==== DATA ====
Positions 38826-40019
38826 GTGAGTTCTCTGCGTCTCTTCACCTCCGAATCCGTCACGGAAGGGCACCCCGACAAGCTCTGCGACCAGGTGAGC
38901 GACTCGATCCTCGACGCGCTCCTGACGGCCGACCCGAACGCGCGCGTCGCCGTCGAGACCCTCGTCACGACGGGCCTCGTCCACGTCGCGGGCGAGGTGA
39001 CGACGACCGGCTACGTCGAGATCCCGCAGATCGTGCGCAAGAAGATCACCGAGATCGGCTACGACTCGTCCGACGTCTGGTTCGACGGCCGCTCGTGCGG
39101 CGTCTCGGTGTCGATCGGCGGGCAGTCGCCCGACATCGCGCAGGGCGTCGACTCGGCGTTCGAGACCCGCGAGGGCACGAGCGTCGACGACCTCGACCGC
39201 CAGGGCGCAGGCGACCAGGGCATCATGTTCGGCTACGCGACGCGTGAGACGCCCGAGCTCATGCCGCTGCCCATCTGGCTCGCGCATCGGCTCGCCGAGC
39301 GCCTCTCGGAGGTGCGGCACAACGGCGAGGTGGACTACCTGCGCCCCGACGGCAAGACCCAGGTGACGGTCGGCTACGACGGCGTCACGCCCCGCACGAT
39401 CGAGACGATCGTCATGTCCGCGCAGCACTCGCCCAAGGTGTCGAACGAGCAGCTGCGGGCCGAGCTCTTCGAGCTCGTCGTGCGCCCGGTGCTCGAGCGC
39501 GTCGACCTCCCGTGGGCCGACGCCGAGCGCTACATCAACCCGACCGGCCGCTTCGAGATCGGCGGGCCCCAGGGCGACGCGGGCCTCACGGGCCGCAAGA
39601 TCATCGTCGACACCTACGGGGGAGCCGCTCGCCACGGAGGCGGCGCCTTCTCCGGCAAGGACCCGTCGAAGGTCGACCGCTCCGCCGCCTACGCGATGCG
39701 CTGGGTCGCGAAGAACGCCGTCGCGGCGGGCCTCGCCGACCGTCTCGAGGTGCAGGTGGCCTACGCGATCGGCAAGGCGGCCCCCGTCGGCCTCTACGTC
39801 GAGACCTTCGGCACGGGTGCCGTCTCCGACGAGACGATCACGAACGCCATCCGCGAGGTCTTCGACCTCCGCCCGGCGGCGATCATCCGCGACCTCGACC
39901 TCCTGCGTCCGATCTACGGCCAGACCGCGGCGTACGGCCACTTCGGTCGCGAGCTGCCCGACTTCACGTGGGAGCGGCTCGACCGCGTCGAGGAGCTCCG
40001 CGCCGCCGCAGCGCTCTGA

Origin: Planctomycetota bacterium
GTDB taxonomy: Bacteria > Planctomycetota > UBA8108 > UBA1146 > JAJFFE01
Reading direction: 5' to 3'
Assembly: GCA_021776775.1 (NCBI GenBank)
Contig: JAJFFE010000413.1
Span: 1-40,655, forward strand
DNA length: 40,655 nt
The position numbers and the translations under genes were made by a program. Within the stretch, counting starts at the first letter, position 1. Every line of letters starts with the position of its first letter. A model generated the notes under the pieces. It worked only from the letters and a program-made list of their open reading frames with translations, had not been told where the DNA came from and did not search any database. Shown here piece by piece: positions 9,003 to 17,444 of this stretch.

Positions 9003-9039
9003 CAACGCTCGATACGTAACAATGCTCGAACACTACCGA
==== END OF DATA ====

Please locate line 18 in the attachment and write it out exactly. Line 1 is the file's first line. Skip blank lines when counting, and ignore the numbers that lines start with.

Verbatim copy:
Assembly: GCA_021776775.1 (NCBI GenBank)